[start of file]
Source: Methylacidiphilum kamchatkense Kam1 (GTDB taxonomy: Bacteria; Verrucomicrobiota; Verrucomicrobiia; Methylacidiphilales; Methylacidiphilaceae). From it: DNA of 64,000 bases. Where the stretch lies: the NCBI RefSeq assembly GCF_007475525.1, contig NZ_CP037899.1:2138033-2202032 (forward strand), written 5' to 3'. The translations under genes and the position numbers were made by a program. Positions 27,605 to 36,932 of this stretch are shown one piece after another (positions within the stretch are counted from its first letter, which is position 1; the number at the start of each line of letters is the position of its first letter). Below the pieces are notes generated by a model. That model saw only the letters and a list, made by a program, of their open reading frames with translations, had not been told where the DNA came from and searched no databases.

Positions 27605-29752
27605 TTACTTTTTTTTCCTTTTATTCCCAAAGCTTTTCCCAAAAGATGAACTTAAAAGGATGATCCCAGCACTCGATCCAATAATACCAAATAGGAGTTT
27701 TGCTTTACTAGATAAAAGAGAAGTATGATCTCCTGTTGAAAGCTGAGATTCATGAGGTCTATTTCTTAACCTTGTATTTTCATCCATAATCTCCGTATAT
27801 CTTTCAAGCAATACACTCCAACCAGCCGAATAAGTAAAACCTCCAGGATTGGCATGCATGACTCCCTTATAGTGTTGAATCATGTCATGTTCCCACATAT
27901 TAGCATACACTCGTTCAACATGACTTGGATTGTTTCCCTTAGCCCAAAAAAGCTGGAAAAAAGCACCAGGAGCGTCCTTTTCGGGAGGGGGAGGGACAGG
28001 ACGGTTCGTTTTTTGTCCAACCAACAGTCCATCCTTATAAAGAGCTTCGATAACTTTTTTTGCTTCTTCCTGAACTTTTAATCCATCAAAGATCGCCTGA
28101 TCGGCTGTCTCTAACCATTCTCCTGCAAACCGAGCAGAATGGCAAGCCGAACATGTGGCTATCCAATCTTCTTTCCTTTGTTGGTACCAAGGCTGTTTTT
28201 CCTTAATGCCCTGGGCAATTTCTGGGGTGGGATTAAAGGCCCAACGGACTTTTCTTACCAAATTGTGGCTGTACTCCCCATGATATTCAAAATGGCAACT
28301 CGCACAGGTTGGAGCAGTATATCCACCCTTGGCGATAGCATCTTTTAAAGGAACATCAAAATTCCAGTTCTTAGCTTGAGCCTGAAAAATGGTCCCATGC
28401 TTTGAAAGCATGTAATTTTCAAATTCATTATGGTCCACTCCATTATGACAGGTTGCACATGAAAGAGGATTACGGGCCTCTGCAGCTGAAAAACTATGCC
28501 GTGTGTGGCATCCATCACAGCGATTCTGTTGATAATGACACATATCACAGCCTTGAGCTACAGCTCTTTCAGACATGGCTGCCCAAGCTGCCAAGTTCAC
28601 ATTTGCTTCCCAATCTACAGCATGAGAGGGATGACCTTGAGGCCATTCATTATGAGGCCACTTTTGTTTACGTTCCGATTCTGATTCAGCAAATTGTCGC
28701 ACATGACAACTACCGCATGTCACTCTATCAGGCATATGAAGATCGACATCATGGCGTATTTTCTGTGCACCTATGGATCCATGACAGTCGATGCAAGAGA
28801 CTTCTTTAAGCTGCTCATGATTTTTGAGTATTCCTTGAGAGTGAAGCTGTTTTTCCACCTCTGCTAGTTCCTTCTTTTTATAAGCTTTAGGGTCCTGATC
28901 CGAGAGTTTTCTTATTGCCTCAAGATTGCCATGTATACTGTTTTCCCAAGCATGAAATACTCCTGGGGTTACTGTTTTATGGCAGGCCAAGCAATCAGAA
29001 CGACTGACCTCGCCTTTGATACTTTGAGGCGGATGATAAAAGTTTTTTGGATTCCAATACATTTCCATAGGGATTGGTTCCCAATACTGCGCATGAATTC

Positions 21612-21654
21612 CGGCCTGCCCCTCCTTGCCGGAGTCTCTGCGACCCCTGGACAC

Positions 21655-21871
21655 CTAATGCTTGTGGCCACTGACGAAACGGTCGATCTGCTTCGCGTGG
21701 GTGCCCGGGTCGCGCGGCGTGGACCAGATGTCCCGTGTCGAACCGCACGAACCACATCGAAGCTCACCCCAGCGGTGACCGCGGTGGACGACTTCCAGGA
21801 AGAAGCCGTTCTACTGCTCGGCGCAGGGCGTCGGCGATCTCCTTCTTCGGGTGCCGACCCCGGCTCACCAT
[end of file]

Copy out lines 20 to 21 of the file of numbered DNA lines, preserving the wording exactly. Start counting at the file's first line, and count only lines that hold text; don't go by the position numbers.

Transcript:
Positions 21655-21871
21655 CTAATGCTTGTGGCCACTGACGAAACGGTCGATCTGCTTCGCGTGG